preclude

verb
pre·​clude | \ pri-ˈklüd How to pronounce preclude (audio) \
precluded; precluding

Definition of preclude

transitive verb

1 : to make impossible by necessary consequence : rule out in advance
2 archaic : close

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Other Words from preclude

preclusion \ pri-​ˈklü-​zhən How to pronounce preclusion (audio) \ noun
preclusive \ pri-​ˈklü-​siv How to pronounce preclusive (audio) , -​ziv \ adjective
preclusively adverb

Preclude Uses Within and Outside Law

Preclude is often used in legal writing, where it usually refers to making something legally impossible. A new law may be passed by Congress to preclude any suits of a certain kind against a federal agency, for example. Some judges have found that the warnings on cigarette packs preclude any suits against the tobacco companies by lung-cancer sufferers. But there are plenty of nonlegal uses as well. Bad weather often precludes trips to the beach, and a lack of cash might preclude any beach vacation at all.

Examples of preclude in a Sentence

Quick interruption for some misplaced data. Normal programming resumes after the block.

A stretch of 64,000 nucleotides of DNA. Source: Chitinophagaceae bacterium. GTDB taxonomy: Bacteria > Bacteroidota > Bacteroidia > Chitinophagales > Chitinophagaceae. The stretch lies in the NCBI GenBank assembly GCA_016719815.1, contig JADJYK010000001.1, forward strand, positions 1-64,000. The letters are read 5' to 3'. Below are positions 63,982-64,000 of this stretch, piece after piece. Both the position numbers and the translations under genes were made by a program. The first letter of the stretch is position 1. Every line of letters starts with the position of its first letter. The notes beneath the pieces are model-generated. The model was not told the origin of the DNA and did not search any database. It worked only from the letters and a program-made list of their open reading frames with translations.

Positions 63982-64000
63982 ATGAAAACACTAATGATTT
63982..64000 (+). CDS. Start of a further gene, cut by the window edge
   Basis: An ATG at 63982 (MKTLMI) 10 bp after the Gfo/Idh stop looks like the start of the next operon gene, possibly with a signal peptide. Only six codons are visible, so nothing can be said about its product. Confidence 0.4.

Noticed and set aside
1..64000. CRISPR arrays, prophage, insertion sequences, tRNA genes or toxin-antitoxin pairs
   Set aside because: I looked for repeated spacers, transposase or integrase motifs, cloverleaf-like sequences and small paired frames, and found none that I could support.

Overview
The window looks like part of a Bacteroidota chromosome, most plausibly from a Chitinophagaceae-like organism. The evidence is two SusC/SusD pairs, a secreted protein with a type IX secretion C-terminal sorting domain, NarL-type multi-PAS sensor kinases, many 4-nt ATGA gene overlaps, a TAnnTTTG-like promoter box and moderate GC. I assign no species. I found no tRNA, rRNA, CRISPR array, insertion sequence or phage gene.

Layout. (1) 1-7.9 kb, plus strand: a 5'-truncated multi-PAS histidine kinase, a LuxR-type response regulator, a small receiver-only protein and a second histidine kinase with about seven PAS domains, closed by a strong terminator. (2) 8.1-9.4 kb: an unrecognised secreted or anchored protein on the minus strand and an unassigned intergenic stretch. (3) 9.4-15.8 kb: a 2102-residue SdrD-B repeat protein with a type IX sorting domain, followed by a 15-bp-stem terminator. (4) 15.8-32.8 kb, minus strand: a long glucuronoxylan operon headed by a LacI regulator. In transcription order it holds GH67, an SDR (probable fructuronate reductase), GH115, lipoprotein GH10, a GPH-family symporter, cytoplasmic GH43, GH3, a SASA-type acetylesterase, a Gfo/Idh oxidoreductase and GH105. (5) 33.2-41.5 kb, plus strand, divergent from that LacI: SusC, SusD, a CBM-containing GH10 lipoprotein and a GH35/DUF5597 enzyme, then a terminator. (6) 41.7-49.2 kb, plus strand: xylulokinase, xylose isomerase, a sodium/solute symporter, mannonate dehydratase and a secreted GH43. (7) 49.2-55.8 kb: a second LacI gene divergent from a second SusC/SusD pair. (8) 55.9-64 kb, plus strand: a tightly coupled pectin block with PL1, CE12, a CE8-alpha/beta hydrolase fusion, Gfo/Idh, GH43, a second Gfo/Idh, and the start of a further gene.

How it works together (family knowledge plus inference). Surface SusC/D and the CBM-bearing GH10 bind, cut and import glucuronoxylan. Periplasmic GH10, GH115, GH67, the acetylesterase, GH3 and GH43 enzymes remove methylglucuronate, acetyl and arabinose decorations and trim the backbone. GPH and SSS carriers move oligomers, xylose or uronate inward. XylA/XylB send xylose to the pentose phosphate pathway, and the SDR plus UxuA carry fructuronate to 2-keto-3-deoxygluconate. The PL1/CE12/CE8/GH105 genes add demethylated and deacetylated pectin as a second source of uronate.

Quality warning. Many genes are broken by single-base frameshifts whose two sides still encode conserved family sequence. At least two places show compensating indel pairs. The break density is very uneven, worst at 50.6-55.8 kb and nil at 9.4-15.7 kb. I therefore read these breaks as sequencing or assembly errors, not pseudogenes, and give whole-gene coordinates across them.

I fear these things, but vaguely, for my brain buzzes in the merciful wash of endorphins that preclude any thought from occupying it too long. — Louise Erdrich, Harper's, May 1993 … the institution [of slavery] in the United States was almost uniquely despotic, a closed system so powerful and totalitarian that organized insurrection was almost entirely precluded … — William Styron, American Heritage, October 1992 But conceptual blinders can preclude observation, while most accurate generalities guarantee no proper resolution of specific anatomies, but can certainly guide perceptions along fruitful paths. — Stephen Jay Gould, Wonderful Life, 1989 … the same profusion of water that precluded overland travel in the summer months could, during the sledgehammer freeze of winter, be utilized as a natural highway—albeit a highway of ice. — Jon Krakauer, Smithsonian, November 1987 She suffered an injury that precluded the possibility of an athletic career. Bad weather precluded any further attempts to reach the summit.